Bumpy road ahead for China?

13 November 2023

Please note: All data referenced in this article is sourced from Bloomberg unless otherwise stated, and is accurate at the time of publishing. 

China’s stuttering post-pandemic recovery is becoming something of a global concern. Its high-achieving economy has long churned out growth figures well above those of western countries, but in 2023 it’s on track to post growth of just 4.5% – modest, even by China’s usual lofty standards.

And while this is better than the 3.0% expansion of 2022, economists were expecting more this year, especially after China had ended its draconian zero-COVID restrictions around 12 months ago. So where does this leave investors heading into 2024?

Challenges aplenty

China’s economy faces challenges on three fronts. First, slow growth in the developed world, and trade tensions with some of its major markets, are weighing on manufacturing. Second, the domestic real estate sector is still reeling from its recent troubles. And third, Chinese consumers are focused on reducing debt rather than spending – contributing to a “balance sheet recession”.

The government’s limited stimulus measures have also done little, so far, to boost growth – only a much larger fiscal injection would significantly increase economic activity. That said, every little helps, and the country’s weak economic momentum does appear to be bottoming out. 

Outlook hazy but not hopeless

With no major fiscal stimulus planned and deleveraging continuing at pace to reduce the national debt, China’s economic prospects are hazy. As a result, the country’s economic growth is likely to remain subdued in 2024, at around 4%.

This pessimism seems hard to break. But simply because expectations are so low, China could still surprise investors in 2024. Even modest economic improvements could have a positive impact. For instance, more supportive policies, the slowing down of deleveraging, or a global economy that recovers quicker than expected – all of which could kickstart China into gear, and drive growth that exceeds expectations.

Muted Chinese inflation 

While most developed countries have been battling inflation in 2023, China has managed to keep domestic prices low, even experiencing a brief bout of deflation in July.  

Food and housing costs, two key components of China’s consumer price index (CPI), have been subdued for much of 2023, but are now showing signs of rising. It suggests inflation could pick up, however wage pressures still remain muted due to slack in the labour market.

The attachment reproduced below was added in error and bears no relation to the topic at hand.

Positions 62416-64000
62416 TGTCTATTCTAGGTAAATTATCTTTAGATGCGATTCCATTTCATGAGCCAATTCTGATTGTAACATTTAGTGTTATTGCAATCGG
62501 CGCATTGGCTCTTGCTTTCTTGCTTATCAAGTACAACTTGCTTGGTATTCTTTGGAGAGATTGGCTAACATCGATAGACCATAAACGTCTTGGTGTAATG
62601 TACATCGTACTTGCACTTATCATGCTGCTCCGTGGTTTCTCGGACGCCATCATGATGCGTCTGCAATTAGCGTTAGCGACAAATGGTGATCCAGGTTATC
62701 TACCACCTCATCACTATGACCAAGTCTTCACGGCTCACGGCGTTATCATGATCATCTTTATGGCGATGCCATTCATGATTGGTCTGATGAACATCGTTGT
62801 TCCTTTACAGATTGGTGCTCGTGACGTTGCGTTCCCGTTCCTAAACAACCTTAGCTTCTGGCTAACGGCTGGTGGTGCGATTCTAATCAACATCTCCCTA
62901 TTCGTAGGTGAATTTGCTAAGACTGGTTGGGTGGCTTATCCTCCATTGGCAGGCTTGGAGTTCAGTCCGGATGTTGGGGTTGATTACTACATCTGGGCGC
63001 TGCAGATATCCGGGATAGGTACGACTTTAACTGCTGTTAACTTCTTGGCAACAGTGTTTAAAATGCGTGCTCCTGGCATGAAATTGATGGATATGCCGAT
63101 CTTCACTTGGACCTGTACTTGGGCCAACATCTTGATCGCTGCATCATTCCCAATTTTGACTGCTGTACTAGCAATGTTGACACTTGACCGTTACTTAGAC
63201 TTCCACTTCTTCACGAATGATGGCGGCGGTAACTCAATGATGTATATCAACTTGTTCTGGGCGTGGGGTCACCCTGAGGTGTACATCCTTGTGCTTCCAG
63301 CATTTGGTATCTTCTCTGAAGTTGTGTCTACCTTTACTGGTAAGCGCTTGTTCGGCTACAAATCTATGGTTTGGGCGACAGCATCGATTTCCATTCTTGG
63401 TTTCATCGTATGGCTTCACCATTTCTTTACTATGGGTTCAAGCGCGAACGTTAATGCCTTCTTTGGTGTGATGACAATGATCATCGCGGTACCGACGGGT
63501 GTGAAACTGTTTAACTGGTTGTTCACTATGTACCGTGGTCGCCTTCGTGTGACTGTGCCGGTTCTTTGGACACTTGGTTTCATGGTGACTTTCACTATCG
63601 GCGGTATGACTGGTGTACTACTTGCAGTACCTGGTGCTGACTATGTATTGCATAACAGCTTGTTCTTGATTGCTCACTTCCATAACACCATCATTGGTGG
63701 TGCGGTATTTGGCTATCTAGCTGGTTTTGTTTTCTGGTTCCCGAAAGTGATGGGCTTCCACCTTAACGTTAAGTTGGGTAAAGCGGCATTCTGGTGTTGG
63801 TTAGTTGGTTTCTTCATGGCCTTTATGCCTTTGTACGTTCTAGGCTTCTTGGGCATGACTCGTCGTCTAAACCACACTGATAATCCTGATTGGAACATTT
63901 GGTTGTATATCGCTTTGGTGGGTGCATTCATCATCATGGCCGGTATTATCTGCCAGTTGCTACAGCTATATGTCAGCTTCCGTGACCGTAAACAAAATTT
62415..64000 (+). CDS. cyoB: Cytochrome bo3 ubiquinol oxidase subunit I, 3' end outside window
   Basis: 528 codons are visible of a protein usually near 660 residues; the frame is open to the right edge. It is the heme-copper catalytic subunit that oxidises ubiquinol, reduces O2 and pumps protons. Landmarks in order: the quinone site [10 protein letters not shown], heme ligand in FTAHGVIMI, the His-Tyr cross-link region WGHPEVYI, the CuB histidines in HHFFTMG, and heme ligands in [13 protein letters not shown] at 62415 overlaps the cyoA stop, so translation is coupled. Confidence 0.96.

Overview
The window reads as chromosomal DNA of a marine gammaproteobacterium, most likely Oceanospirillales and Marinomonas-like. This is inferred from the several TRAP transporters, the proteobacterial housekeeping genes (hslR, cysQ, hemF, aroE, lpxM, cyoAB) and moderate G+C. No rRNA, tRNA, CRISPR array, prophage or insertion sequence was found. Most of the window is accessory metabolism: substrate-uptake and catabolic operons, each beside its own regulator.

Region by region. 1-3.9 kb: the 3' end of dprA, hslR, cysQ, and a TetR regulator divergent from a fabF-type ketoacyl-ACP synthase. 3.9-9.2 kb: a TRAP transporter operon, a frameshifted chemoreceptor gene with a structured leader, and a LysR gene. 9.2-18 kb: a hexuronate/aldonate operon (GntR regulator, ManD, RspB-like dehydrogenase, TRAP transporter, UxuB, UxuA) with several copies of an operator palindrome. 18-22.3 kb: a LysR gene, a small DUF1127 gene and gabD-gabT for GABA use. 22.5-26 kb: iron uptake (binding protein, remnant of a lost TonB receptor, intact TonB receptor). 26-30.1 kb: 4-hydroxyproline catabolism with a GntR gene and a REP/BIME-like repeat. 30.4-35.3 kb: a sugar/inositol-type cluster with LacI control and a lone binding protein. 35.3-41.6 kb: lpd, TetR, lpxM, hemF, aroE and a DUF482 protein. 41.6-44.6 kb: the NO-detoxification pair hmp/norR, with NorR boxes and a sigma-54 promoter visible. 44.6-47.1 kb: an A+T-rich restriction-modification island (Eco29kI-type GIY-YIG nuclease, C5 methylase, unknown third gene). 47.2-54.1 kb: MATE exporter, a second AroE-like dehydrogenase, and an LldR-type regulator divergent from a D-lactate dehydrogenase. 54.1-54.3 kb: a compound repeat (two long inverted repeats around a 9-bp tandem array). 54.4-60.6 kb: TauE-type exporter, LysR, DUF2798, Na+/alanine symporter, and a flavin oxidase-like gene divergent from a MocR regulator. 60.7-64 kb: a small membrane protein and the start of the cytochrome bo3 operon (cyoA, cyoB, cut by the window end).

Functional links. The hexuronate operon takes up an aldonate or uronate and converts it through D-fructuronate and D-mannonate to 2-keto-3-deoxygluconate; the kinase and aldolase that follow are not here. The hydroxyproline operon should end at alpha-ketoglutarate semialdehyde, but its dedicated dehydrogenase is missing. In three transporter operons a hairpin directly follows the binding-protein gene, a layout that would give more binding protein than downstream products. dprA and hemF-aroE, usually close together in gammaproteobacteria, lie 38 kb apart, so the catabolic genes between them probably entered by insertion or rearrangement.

Headline CPI could rise to around 1.6% in 2024, due in part to base effects from this year's low inflation data. Additionally, the Chinese government has a history of using fiscal and monetary stimulus to boost the economy, and there is no reason to believe they will not do so again.

Fresh opportunities ahead?

China's economy is expected to have a less-than-smooth recovery, and it’s hard to say what will happen next. Geopolitical tensions are also unpredictable and can flare up quickly, as we’ve seen in the Middle East and Eastern Europe. And relations between China and the US have a long way to go before they can be considered as having healed. 

However, on a more positive note, a lack of inflationary pressures should allow China's central bank to keep monetary policy loose in 2024. Also, Chinese leaders are still focused on their long-term goal of “Common Prosperity”. This means raising incomes for low-wage workers, making things fairer for everyone, and developing all regions of China more evenly.

For investors, it gives hope for the future, albeit nothing is ever guaranteed. And it shows that China may well already have most of the conditions in place to overcome its growth challenges and rebalance the economy, which, in turn, should open-up new investment opportunities.

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